Humboldt-Toiyabe National ForestClick for map.
I was heading up to Treasure Hill to look around for the day when I got distracted by a geocache just short of Hamilton. I had just found one at the cemetery and there were very few others because they seem to only be placed in special spots around here. It is off my path, but curiosity got the better of me. I started to drive the road in the direction, but it was quickly apparent that it would be at least a little foolish to continue. I had packed my pack in anticipation of finding some short hikes to do, so this would just be the first.
|What little is left of Hamilton with Treasure Hill rising behind it.|
The area is riddled with mines. The first one I notice is only a few hundred feet along and tunnels deep into the rocks just a few feet below the road. I wonder how safe that little bit of road might really be. The road splits, one bit heading north and a little east, one heading west to connect up with a canyon going northwest. That seems like my route since I need to work my way northwest. It does not matter how I do it, though, and there is a little peak beside it all, so I climb it on a whim. I will just grab the road again down in the canyon on the other side.
|After a rocky bit, the narrow road is smooth again as it winds downward. The peak ahead looks like a fun little climb.|
The ridge is quite easy to climb. There is metal litter all along the way and many old stumps. An old fuel break must have been cut. Very old as the trees growing on it now have gotten quite substantial although not as big as those that were cut. I pause at the top, then make my way down the steeper slope on the other side to the road below. On the way, the sky gradually reminds me that I meant to have my raincoat with me no matter how short a hike might be.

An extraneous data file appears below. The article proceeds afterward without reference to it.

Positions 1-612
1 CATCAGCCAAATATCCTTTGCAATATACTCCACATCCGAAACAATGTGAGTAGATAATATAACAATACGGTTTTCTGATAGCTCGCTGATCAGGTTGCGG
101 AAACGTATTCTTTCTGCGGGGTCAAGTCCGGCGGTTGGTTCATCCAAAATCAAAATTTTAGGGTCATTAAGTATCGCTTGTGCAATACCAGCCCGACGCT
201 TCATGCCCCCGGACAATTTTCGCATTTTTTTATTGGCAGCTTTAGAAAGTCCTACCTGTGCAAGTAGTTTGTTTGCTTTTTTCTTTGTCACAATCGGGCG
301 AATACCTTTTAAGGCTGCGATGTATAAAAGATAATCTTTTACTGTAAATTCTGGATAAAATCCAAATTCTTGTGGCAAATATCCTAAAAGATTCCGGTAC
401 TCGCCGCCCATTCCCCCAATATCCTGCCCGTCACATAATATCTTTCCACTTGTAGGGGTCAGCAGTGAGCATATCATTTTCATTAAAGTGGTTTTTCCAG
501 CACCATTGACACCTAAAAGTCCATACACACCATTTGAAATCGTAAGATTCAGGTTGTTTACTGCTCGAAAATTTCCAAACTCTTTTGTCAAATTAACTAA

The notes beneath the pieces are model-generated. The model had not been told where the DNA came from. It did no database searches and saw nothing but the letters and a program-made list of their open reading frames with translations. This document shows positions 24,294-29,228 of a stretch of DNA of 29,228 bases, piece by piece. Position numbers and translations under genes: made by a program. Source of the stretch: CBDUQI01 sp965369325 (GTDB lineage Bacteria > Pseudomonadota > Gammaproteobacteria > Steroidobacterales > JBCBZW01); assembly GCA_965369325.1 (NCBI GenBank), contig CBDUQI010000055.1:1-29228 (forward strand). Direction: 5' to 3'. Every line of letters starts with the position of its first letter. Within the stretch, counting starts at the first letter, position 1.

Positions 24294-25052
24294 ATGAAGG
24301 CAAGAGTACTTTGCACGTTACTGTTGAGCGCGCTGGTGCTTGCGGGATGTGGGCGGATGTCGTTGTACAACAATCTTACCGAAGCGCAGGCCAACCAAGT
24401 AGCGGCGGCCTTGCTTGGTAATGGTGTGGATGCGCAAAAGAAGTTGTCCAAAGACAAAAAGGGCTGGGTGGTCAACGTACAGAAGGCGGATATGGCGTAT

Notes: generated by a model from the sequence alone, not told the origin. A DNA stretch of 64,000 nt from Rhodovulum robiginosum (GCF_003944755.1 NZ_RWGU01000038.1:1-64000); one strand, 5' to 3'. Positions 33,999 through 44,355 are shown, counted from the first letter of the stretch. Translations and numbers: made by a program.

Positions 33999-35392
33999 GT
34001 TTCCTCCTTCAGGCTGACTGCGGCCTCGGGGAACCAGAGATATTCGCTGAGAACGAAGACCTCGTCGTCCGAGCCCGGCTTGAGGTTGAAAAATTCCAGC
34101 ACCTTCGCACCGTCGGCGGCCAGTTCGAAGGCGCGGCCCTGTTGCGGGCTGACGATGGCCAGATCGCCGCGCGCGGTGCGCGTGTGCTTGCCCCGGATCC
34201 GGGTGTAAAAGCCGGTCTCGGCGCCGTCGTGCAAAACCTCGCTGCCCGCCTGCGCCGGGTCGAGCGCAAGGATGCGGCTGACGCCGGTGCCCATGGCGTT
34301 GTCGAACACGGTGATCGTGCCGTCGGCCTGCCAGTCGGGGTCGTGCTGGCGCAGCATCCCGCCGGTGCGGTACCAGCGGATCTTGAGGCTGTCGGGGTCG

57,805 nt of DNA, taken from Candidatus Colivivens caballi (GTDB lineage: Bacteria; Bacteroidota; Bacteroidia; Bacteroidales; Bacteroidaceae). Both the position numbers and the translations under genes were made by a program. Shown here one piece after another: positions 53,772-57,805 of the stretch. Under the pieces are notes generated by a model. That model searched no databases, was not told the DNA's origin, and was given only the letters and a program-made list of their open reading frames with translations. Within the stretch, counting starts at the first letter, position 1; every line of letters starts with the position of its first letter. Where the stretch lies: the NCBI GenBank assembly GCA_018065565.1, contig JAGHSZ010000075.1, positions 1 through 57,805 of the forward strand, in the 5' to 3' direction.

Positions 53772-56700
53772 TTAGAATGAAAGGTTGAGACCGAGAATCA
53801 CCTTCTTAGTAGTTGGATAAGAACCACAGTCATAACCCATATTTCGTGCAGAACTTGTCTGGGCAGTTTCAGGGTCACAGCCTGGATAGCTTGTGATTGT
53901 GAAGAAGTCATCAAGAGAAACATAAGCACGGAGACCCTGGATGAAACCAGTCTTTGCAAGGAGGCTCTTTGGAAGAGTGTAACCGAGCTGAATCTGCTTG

|Very nearly at the top. Just a rocky slope generally covered in pinon pine and juniper and stumps.|
Down in the canyon and on the road again, I continue to wander downhill. It gets me closer and closer to the point in the GPS. The creek bed of the canyon is dry as the road makes the few crossings. Everything about the canyon says very little water comes here and what does goes again quickly.
|Dry and rocky from top to bottom. There are a few grasses in the bottom, but they are dry too.|
As I get very close, the road begins to turn away, but there is a junction. Turning up the next canyon, there seems to be a post or two up on the hill. Something has been built up there. A pair of deer look down on me as I turn a corner to find quite a lot is built up around here. First I see a row of buildings, the last one collapsed, then there is the Belmont Mill.
|I believe I am being watched.|
|A row of buildings all signed "property of the US Government".|
|Belmont Mill from up on the hillside.|
Roads go all over the place on my map, especially around a nearby spot labeled "mill site" as well as the one labeled "Belmont Mill". There were roads coming from the west by where I park, so there is probably something back from this road. I continue up the new road looking for any place to turn left. A tram system was built on the ridge to my right and the cables still stretch between the pylons.
|Part of the tram system between Belmont Mill and Belmont Mine. The cable can be seen against the snow field on Mount Hamilton.|
As I follow the shallow McEllen Canyon gently upward, there is a pair of tracks heading off to the left. They do not look used, which around here probably means they stop at a hole in the ground in a short distance. I cannot see any evidence of road further up on the ridge. As I continue south for quite a bit further, I start to second guess not at least looking up along the overgrown tracks.